The origin of ORION
In the last part, we learned how technology helped United Parcel Service (UPS) to improve its customer experience. In this part, we will learn about ORION (On-Road Integrated Optimization and Navigation). In the logistics industry, every nanosecond counts.
Delivery routes matter a lot from the cost and time perspective. In 2013, UPS implemented ORION to ensure that its drivers use the most optimized delivery routes considering time, distance, and fuel.
The idea of ORION took shape from the thought process of UPS’s founder Jim Casey. He believed that corporations and people should constantly strive for self-improvement. In 2008, UPS steered telematics technologies on delivery vehicles to collect data. The purpose was to locate areas for improving operational efficiencies. Telematics is the integration of computers, mobile devices, and GPS, and it is often utilized in GPS vehicle tracking.
With GPS tracking equipment and vehicle sensors, the company is able to capture information regarding the vehicle routes, idle time, and even whether the driver is wearing a seatbelt. UPS developed a complex algorithm to quickly solve the complicated routing problems. The algorithm includes ~1,000 pages of code and turns the captured data into instruction to optimize the drivers’ routes.
How does ORION work?
The ORION algorithm was originally tested at multiple UPS sites from 2003–2009. The company prototyped ORION at eight sites between 2010–2011. ORION helps parcel delivery via the integration of telematics-equipped vehicles and substantial data crunching of routes, package details, and user preferences.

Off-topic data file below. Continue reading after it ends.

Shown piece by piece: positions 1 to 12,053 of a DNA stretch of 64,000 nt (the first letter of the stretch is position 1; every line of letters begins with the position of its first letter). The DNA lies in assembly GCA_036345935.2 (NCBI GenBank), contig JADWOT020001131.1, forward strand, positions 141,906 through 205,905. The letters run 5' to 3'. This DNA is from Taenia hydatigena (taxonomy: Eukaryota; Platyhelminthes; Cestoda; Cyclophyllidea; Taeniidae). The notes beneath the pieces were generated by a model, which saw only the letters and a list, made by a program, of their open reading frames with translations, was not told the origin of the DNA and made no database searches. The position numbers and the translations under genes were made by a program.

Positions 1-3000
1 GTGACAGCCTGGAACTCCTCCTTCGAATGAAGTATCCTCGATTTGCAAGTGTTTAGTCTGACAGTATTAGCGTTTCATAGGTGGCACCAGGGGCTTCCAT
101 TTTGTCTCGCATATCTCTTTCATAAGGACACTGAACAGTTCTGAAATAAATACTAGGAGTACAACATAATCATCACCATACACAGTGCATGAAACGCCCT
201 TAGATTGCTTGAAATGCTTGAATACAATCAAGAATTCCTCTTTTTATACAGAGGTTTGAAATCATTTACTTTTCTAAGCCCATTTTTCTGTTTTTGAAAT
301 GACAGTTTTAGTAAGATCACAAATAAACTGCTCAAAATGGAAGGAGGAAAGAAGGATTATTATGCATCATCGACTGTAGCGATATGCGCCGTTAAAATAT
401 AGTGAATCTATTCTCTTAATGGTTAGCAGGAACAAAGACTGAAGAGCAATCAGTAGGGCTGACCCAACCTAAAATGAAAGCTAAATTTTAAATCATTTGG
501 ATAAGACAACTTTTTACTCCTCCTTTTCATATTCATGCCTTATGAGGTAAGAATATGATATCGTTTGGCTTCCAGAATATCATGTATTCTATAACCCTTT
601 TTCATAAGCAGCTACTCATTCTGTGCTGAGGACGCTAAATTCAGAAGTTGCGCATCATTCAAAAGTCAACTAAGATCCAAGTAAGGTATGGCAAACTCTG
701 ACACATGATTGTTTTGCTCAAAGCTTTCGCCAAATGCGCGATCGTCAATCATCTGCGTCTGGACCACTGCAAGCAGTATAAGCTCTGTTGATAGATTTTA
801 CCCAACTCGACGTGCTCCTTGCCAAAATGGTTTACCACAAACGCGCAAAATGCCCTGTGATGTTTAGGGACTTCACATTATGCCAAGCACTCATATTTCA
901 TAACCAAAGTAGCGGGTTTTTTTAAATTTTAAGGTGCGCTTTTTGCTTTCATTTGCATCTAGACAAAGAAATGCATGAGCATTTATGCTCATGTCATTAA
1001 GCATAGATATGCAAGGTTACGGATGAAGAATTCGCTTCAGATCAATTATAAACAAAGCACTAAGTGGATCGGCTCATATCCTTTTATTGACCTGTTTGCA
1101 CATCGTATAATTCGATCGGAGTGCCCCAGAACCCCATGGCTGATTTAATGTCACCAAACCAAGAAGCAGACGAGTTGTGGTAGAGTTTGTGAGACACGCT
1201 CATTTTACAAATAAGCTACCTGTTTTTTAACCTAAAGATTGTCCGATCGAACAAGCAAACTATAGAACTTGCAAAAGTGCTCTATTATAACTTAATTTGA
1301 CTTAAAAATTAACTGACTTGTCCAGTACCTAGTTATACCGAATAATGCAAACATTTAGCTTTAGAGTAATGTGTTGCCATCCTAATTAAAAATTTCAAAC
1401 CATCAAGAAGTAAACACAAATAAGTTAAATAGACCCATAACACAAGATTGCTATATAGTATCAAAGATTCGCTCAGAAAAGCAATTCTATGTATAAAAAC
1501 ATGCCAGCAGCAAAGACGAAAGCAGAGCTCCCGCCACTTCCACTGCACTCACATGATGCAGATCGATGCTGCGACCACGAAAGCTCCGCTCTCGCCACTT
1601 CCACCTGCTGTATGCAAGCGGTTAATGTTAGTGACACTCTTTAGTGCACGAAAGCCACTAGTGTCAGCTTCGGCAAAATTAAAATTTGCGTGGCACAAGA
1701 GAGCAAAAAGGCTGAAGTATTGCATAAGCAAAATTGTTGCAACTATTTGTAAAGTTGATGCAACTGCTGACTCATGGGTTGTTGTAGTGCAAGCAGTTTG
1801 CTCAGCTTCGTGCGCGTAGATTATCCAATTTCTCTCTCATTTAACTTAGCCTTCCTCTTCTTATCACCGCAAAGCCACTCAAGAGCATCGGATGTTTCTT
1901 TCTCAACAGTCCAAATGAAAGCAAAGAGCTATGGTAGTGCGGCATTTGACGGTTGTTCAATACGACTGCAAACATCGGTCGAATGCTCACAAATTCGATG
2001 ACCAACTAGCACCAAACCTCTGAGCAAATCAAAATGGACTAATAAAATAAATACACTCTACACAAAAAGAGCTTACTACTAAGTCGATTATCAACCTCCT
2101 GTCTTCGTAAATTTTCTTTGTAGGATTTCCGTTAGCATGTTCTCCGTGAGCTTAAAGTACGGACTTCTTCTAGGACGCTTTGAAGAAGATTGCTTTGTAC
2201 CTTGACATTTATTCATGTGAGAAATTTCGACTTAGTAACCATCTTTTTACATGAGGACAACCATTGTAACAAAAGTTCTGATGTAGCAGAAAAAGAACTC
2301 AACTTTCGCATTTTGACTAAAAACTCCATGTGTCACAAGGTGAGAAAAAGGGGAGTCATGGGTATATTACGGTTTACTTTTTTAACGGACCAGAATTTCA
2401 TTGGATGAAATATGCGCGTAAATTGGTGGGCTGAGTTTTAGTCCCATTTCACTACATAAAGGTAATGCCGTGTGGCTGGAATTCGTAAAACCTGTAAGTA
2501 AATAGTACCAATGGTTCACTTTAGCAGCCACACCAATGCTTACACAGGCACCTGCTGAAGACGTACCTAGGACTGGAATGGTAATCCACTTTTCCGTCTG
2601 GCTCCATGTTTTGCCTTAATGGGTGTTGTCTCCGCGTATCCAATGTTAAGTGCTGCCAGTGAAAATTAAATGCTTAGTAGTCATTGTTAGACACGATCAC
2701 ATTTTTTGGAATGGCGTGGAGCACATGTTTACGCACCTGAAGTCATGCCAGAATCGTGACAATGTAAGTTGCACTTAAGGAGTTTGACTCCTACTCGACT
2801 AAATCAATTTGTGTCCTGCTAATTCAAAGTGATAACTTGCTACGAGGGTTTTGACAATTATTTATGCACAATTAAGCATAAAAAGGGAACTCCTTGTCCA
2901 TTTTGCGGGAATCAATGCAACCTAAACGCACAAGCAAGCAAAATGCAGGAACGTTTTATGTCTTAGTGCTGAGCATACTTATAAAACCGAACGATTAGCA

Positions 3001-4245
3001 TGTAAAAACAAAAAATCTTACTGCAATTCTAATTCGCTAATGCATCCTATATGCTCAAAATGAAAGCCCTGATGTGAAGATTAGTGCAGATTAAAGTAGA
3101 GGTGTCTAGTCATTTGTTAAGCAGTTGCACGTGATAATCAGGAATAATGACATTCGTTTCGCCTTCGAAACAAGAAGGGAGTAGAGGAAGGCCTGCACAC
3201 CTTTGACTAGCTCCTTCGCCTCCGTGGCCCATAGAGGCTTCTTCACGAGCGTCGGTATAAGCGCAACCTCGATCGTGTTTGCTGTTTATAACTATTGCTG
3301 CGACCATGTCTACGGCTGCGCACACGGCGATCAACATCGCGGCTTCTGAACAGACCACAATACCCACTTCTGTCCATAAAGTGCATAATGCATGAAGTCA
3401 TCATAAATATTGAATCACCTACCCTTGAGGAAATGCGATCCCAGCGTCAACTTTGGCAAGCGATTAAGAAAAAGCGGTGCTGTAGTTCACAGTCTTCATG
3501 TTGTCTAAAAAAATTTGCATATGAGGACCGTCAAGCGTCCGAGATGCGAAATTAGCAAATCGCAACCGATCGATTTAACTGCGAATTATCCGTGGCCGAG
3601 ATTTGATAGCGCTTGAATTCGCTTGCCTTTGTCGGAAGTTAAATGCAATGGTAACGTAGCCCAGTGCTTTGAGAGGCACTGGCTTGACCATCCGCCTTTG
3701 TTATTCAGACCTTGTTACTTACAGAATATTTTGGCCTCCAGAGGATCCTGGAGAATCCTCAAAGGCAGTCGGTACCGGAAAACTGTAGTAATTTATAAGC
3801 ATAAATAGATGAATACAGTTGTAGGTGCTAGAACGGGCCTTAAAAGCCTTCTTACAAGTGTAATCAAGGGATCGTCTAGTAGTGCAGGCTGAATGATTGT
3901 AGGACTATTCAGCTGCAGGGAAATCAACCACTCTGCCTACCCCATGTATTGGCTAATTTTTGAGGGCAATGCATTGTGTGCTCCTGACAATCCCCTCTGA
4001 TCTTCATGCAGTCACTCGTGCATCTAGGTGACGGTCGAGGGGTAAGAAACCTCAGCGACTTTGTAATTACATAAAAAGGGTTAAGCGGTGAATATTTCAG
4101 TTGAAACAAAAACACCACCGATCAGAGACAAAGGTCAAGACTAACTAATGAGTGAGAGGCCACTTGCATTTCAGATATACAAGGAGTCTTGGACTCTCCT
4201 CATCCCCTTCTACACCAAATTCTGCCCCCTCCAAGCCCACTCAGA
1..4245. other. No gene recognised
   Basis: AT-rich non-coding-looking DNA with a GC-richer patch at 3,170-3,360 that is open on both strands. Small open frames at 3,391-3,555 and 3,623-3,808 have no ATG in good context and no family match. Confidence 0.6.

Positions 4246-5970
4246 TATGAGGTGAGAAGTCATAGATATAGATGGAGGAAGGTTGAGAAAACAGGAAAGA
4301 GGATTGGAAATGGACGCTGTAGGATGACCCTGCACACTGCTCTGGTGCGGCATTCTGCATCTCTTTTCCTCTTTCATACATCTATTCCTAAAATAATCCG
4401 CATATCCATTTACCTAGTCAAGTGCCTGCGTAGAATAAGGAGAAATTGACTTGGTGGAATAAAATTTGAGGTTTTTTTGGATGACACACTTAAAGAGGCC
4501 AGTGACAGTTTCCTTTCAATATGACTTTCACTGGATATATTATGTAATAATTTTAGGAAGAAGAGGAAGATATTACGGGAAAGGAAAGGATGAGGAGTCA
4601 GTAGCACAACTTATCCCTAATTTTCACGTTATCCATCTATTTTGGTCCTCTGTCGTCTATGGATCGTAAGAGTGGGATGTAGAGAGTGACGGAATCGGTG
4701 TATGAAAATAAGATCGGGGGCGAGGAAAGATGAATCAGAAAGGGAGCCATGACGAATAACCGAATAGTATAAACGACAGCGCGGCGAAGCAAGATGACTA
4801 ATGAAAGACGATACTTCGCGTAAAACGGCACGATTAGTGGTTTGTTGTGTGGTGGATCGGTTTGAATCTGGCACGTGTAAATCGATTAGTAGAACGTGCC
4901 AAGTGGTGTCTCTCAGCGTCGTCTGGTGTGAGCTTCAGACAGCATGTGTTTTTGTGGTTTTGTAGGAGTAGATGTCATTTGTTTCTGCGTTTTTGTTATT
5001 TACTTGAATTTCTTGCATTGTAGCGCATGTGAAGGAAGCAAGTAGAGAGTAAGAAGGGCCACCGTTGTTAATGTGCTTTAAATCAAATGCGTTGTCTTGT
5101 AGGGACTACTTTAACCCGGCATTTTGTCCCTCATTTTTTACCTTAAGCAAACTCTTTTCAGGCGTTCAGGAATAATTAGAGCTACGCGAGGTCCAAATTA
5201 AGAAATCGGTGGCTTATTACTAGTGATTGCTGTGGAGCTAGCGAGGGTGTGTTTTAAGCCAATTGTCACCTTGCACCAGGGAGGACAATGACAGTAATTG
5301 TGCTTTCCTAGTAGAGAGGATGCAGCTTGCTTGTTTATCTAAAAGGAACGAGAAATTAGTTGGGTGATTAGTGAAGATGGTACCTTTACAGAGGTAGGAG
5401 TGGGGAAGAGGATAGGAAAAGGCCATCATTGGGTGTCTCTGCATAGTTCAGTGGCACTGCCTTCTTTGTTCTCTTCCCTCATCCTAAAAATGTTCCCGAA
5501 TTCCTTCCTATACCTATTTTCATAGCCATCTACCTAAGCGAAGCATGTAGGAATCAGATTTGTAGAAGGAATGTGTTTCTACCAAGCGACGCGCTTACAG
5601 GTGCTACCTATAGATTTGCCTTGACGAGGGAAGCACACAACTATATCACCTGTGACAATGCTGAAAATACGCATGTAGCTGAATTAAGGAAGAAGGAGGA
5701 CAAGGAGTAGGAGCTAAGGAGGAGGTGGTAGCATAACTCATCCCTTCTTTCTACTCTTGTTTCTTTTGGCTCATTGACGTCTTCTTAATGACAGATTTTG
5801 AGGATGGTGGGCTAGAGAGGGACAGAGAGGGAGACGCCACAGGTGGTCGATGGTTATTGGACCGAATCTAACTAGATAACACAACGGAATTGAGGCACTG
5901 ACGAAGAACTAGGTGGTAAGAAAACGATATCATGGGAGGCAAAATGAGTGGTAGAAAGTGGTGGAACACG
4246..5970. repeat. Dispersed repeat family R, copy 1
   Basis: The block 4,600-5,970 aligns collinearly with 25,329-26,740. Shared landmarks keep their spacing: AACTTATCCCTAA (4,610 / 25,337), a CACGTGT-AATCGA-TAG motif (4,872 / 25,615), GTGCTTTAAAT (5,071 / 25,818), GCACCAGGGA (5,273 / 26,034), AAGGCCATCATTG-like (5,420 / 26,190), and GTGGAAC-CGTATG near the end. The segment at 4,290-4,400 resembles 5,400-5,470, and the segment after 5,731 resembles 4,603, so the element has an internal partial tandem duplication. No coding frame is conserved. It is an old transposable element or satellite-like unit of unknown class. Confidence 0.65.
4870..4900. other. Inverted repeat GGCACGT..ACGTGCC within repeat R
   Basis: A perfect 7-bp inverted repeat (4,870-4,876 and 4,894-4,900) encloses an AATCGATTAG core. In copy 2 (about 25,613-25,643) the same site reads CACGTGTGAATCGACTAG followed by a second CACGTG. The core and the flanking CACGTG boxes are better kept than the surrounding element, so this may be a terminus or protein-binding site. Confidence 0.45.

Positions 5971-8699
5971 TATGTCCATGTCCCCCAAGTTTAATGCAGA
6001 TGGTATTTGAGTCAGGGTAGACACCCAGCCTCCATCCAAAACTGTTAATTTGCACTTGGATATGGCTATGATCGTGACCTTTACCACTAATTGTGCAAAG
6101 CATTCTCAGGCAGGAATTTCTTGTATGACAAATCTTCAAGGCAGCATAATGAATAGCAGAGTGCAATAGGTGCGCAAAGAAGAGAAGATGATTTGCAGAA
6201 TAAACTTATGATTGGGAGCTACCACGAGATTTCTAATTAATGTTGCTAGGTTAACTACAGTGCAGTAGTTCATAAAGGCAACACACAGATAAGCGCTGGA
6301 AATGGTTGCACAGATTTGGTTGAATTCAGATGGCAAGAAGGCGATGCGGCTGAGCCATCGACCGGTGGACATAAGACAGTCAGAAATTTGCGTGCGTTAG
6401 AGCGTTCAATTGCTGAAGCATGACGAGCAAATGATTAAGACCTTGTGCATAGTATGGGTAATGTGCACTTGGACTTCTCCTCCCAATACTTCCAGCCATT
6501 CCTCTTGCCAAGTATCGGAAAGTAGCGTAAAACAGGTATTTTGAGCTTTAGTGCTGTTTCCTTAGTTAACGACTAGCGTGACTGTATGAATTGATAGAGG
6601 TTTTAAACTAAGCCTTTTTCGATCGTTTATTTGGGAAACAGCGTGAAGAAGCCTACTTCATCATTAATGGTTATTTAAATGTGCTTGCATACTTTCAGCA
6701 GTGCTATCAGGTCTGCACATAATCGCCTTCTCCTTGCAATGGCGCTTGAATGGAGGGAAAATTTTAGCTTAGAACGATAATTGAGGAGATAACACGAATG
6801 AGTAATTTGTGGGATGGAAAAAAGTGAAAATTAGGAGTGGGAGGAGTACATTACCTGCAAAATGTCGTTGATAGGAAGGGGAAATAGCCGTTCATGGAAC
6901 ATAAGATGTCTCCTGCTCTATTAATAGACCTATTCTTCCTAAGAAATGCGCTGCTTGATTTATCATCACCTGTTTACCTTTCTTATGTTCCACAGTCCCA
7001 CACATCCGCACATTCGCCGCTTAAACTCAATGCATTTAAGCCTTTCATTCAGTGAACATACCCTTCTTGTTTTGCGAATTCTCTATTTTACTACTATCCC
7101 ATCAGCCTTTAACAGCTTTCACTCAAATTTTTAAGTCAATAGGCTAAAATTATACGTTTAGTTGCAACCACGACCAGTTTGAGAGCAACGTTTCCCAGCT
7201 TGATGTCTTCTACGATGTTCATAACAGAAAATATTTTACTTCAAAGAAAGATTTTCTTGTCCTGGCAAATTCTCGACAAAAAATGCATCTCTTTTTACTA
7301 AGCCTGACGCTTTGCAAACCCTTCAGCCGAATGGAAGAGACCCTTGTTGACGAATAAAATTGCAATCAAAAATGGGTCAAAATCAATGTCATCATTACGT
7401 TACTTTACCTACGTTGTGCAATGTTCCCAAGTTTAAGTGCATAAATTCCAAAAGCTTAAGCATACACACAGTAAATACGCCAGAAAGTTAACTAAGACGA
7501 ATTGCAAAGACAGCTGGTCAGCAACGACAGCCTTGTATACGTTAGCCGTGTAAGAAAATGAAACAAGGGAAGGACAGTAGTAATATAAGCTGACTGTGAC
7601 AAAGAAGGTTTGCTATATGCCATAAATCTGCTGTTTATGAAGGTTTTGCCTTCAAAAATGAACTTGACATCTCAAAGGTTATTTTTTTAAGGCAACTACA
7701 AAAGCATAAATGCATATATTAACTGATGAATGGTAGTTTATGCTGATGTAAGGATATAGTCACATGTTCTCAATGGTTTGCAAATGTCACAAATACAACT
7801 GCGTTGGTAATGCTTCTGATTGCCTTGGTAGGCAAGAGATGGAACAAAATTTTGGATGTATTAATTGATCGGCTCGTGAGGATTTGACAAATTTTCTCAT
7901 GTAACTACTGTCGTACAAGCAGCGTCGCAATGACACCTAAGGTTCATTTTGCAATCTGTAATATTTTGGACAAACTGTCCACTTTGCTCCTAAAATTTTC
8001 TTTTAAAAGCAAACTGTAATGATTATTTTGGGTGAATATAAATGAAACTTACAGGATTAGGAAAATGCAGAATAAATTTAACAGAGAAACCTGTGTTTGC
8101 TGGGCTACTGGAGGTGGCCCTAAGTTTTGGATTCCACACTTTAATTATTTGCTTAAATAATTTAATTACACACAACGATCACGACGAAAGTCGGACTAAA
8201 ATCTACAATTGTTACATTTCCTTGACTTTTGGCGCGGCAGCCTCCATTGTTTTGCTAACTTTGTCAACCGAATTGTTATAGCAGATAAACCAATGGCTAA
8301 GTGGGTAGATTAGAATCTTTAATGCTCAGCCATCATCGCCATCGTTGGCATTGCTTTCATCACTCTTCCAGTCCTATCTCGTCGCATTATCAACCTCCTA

Each parcel delivered by UPS consists of retrievable data on shipment time and how it matched the delivery commitments. This technology also offers solutions through matching map data and past GPS tracking of identical routes. ORION continually evaluates the best route based on real-time information. Thus, the DIAD (the driver’s Delivery Information Acquisition Device) is improved to serve as the tool for informing optimized routes to drivers.
United Parcel Service, through 10,000 routes optimized with ORION, saves up to 1.5 million gallons of fuel per year. The reduction of one mile per driver per day over one year can result in up to $50.0 million in savings. The company plans to deploy the ORION program to nearly all 55,000 routes in the North American market by 2017.
UPS’s main competitor, FedEx Corporation (FDX), uses its self-developed route planning technology—Roads. FDX has utilized this decision support and route optimization system since 2008.
Logistics and transportation companies form part of the industrial sector. Investors interested in indirect exposure to stocks in the logistics sector can consider the SPDR S&P Transportation ETF (XTN). UPS’s prime competitor, FedEx (FDX), makes up 2.78% of the portfolio holdings of XTN. This ETF also invests 2.57% in UPS. Major transportation companies XPO Logistics (XPO) and JetBlue Airways (JBLU) are included in the portfolio of XTN.
Compared with FedEx (FDX), United Parcel Service has achieved a higher operating efficiency in recent years. UPS has better operating margins compared with FedEx. In the next part of this series, we will focus on the company’s operating margins in the peer group.